Bettes Angell has the local knowledge with vendors and connections in Lakewood Ranch and regionally. Benjamin has the musical connections to bring some of the best blues artists worldwide to the festival. 

Benjamin said he’s built relationships with bands and musicians not only professionally, but personally as he’s invited many of them to his house in Maine. He has 15 to 20 guitars and a saxophone, among other instruments, in his music room given to him by various artists. 

His connections have already proven fruitful as he’s lined up artists including Dylan Triplett, Kat Riggins and Mitch Woods and His Rocket 88s. 

“Lakewood Ranch is in for a big party,” Benjamin said. 

Before the Bradenton Blues Festival, Bettes Angell said she had never experienced blues music, but the festival converted her into a fan of the genre. She hopes the Lakewood Ranch Blues Festival will do the same for anyone who attends that wasn’t previously a fan of blues.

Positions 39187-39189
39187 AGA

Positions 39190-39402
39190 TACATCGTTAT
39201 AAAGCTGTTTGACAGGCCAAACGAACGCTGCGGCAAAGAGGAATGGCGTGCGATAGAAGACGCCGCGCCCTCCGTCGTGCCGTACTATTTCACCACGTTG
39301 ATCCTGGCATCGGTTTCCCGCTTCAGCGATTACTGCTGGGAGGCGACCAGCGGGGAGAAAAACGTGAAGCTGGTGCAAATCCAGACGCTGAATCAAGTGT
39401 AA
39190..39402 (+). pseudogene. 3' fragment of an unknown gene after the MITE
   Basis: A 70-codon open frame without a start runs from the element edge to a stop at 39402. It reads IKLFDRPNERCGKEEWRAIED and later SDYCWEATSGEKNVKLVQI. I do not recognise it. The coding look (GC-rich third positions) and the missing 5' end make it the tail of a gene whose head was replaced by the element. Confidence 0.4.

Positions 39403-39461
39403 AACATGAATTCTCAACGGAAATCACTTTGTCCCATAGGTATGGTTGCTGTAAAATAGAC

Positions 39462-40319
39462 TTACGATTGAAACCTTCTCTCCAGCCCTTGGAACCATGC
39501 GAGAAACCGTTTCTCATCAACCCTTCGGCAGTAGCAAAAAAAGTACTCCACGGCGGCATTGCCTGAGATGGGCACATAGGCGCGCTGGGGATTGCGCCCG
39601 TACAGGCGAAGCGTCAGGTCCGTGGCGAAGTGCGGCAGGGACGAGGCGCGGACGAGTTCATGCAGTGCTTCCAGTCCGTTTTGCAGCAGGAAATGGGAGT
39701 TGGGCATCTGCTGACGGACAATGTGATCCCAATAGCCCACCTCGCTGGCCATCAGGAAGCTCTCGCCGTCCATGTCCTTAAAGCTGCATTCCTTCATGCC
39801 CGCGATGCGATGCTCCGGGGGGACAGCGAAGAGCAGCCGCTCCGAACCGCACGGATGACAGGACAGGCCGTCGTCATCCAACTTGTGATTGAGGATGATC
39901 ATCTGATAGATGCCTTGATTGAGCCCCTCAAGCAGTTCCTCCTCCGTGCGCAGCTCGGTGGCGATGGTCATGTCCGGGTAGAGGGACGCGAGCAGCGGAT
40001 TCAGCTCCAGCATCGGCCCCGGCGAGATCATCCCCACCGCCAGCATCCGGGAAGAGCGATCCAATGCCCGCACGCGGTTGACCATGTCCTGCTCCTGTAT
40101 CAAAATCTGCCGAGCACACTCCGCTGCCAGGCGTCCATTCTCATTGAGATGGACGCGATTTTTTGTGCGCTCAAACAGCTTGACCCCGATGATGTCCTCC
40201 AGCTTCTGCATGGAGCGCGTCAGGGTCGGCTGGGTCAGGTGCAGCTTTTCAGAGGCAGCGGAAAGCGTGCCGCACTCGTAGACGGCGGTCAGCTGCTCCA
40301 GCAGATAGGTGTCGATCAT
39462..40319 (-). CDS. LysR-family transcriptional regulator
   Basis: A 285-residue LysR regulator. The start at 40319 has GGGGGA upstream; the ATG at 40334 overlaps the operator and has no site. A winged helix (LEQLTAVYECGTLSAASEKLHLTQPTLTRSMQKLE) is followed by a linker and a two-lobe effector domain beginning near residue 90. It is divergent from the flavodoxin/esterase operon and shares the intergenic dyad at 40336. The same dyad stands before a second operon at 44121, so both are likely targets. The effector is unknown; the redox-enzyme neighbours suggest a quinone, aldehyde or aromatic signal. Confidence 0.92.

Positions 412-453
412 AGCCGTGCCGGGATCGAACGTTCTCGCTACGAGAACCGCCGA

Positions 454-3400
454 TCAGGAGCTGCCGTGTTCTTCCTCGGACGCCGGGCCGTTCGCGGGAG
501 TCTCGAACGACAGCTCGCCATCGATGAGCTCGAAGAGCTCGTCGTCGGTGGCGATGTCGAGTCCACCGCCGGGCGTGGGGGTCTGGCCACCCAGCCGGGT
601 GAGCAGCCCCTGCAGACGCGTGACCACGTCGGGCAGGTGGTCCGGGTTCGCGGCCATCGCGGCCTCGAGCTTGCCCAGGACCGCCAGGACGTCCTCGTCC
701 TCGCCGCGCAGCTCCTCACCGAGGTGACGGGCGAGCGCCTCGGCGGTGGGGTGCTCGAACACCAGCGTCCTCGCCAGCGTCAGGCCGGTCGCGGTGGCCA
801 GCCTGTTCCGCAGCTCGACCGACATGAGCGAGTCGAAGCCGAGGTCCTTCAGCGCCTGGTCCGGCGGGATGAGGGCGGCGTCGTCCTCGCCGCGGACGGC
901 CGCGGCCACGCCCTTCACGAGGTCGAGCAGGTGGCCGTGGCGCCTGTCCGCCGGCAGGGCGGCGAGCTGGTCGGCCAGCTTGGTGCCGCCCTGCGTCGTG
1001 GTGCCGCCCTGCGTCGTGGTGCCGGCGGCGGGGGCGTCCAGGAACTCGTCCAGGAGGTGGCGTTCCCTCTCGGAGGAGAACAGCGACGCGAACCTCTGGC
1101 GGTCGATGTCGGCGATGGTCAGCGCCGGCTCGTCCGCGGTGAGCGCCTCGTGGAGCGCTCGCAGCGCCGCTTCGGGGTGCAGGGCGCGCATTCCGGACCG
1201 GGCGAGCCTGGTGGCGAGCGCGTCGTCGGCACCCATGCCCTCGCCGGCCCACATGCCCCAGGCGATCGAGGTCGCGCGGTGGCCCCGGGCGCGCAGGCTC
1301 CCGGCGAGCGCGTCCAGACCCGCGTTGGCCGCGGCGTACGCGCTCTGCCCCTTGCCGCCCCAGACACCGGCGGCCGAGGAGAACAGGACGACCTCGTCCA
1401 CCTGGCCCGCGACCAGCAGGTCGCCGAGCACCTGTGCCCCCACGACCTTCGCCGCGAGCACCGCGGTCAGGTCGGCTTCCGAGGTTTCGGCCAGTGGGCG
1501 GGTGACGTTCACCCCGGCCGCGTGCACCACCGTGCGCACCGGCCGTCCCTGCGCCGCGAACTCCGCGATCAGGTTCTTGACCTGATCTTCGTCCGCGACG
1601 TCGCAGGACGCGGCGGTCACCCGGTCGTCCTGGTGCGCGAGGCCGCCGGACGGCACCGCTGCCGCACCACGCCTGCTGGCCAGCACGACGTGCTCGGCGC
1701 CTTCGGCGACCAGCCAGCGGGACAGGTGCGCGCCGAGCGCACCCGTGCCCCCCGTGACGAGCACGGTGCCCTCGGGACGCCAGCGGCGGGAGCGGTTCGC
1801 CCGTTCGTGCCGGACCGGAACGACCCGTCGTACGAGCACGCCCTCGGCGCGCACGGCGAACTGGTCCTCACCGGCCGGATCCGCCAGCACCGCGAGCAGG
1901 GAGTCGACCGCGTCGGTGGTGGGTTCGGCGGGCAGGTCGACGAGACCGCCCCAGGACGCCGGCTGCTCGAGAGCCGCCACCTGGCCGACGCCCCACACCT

“You just hear it and you feel it and it is just something that ignites in you that speaks to the music,” she said. “It’s not what you are anticipating it to be when you hear blues.”

Both Benjamin and Bettes Angell said variety is key to a successful festival. The fans are at the forefront of their thought process. Who do they want to see? What do they want to hear? What vendors do they want? What will the fans say and think walking away from the event?

There needs to be something for everybody. 

“You lose sight of that, you’ve lost what you’re doing it for, which is the people,” Bettes Angell said. “There’s where I will go back to, I am first and foremost a fan of musicians, and I’m a fan of music. I’ll never lose sight of that being on the production side.” 



Liz Ramos

Liz Ramos covers education and community for East County. Before moving to Florida, Liz was an education reporter for the Lynchburg News & Advance in Virginia for two years after graduating from the Missouri School of Journalism.